Law book and gravel

AI-generated art can’t be copyrighted, US judge rules

Getting your Trinity Audio player ready...

Artwork generated purely by artificial intelligence (AI) can’t be protected by U.S. copyright laws, a judge in D.C. has ruled.

Judge Beryl A. Howell denied a motion filed by Stephen Thaler against the U.S. Copyright Office (USCO) after it refused to grant copyright to an image he created using AI. USCO ruled last year that the image lacked any element of “human authorship,” which it considers a prerequisite for any copyright issuance.

“Human authorship is a bedrock requirement of copyright,” Howell, a district judge for the District of Columbia, said in her ruling.

The U.S. relies on the Copyright Act of 1976, which only offers copyright protection to “original works of authorship.” While it doesn’t define who an “author” is, Judge Howell stated that an author must be a human based on “centuries of settled understanding.”

Copyright law, she added, aims at the public good by incentivizing individuals to create and invent.

The artwork in contention is an image Thaler generated through AI named “A Recent Entrance to Paradise.” He claimed he used AI to create a fictional idea of the afterlife, with minimal human involvement. It turned out this was the biggest sticking point, with the Copyrights Office denying him the copyright in February last year.

A Recent Entrance to Paradise by Stephen Thaler
Thaler’s image named “A Recent Entrance to Paradise”

Thaler then sued the USCO, alleging its decision was “arbitrary, capricious … and not in accordance with the law.”

Judge Howell disagrees, ruling that the Copyright Office acted properly in denying copyright registration for a work created absent any human involvement.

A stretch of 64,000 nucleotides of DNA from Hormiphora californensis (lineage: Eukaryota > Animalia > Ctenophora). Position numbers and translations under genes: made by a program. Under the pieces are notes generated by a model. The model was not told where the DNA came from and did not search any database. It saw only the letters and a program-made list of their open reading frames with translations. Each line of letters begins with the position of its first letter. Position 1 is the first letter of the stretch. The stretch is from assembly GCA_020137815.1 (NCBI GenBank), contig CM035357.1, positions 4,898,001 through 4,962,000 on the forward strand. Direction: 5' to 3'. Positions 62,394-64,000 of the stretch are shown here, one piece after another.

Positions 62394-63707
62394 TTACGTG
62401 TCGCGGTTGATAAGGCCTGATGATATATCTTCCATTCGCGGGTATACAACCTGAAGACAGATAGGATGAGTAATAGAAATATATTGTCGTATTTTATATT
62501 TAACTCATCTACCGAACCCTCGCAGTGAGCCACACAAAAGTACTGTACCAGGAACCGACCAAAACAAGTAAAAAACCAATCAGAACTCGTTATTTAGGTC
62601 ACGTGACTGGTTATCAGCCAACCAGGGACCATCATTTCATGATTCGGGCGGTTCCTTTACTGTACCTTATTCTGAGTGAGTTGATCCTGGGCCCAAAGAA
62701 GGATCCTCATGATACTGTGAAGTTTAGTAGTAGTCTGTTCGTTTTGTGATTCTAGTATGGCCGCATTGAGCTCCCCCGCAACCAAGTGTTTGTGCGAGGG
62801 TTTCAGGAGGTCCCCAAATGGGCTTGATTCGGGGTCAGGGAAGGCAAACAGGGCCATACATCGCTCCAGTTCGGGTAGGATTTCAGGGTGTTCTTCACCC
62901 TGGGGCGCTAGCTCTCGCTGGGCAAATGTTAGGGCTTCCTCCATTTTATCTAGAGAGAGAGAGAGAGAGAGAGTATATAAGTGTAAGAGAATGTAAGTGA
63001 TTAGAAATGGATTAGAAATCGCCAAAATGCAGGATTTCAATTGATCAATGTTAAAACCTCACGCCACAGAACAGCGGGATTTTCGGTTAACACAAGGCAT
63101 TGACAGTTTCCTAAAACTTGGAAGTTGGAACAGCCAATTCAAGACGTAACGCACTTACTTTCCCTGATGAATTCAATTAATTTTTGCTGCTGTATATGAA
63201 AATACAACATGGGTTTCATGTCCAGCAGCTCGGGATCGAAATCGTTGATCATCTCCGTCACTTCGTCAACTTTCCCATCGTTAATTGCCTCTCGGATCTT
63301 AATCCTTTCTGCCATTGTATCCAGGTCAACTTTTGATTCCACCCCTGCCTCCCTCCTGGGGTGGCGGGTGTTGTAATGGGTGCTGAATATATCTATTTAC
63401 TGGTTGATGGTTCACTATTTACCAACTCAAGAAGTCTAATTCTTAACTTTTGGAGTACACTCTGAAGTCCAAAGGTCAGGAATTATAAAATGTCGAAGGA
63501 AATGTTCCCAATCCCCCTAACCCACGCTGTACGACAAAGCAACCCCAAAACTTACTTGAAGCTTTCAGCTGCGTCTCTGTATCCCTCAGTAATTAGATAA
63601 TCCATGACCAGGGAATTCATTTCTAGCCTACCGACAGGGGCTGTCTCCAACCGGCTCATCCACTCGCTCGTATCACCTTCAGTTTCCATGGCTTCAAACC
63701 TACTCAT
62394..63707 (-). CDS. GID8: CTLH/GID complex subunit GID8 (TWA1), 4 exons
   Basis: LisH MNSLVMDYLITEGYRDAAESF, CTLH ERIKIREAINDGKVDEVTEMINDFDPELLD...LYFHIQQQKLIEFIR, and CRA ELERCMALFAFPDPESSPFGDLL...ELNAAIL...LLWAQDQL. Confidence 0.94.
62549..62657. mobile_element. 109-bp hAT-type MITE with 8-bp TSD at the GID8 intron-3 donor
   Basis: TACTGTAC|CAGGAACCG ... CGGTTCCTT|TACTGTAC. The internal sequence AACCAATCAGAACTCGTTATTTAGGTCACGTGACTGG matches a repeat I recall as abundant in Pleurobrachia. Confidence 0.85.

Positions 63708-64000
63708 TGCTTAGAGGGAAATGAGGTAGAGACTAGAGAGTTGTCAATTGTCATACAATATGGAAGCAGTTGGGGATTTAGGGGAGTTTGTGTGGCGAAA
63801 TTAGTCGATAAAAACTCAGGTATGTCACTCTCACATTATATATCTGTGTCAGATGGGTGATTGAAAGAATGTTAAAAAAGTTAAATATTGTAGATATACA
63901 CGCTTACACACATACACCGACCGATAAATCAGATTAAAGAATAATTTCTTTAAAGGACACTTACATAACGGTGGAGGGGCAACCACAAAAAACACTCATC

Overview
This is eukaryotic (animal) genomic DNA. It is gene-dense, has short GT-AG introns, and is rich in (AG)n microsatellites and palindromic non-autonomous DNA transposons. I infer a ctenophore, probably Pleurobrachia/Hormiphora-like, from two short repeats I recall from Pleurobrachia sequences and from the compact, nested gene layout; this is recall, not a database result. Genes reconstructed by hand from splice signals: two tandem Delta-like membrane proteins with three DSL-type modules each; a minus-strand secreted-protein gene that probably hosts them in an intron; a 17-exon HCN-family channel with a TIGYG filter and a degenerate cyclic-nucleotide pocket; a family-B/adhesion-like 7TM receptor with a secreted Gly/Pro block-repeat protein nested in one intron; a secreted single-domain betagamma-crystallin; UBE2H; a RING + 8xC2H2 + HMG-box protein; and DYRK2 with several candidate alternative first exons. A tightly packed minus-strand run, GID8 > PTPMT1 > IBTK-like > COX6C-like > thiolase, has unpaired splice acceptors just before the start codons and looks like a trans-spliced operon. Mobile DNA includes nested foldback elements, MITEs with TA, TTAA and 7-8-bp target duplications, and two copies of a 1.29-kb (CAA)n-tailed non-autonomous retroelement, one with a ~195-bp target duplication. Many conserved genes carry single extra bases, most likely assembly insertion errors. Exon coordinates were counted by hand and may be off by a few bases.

Thaler’s lawyer Ryan Abbott said that his client “respectfully disagrees with the court’s interpretation of the Copyright Act” and pledged to appeal the ruling. USCO, in its comments, said that it believes Judge Howell made the proper judgment.

The ruling comes when AI’s role in the creative industry has come under scrutiny. With tools like OpenAI’s DALL-E and ChatGPT and the image-focused Midjourney attracting hundreds of millions of users, AI’s role is becoming increasingly central to the industry.

And while Judge Howell’s precedent-setting ruling offered the first clear legal guidance in the use and role of AI in the creative industry, she acknowledged that a lot will change in the near future.

“Undoubtedly, we are approaching new frontiers in copyright as artists put AI in their toolbox to be used in the generation of new visual and other artistic works,” the judge stated.

She believes that the rising use of AI to aid human creativity will elicit challenging questions about how much human intervention is necessary for AI content to qualify for copyright protection.

As AI’s role and limitations in the human creativity process come under scrutiny, the need for blockchain integration becomes ever more evident. With AI entirely reliant on data, authenticity and proof of ownership are among the key factors necessitating the use of blockchain.

Ralph Wallace, Program Director & IPv6 Lead at Aptive Resources, summed it up best at the London Blockchain Conference, stating, “Data integrity is hugely important for IoT and for AI, if the data is bad, AI will mean artificial stupidity… Blockchain powers AI so you know the data is authentic.”

Watch NFTYCO’s Victor Tang: Creating business models through high-value art

YouTube video

New to blockchain? Check out CoinGeek’s Blockchain for Beginners section, the ultimate resource guide to learn more about blockchain technology.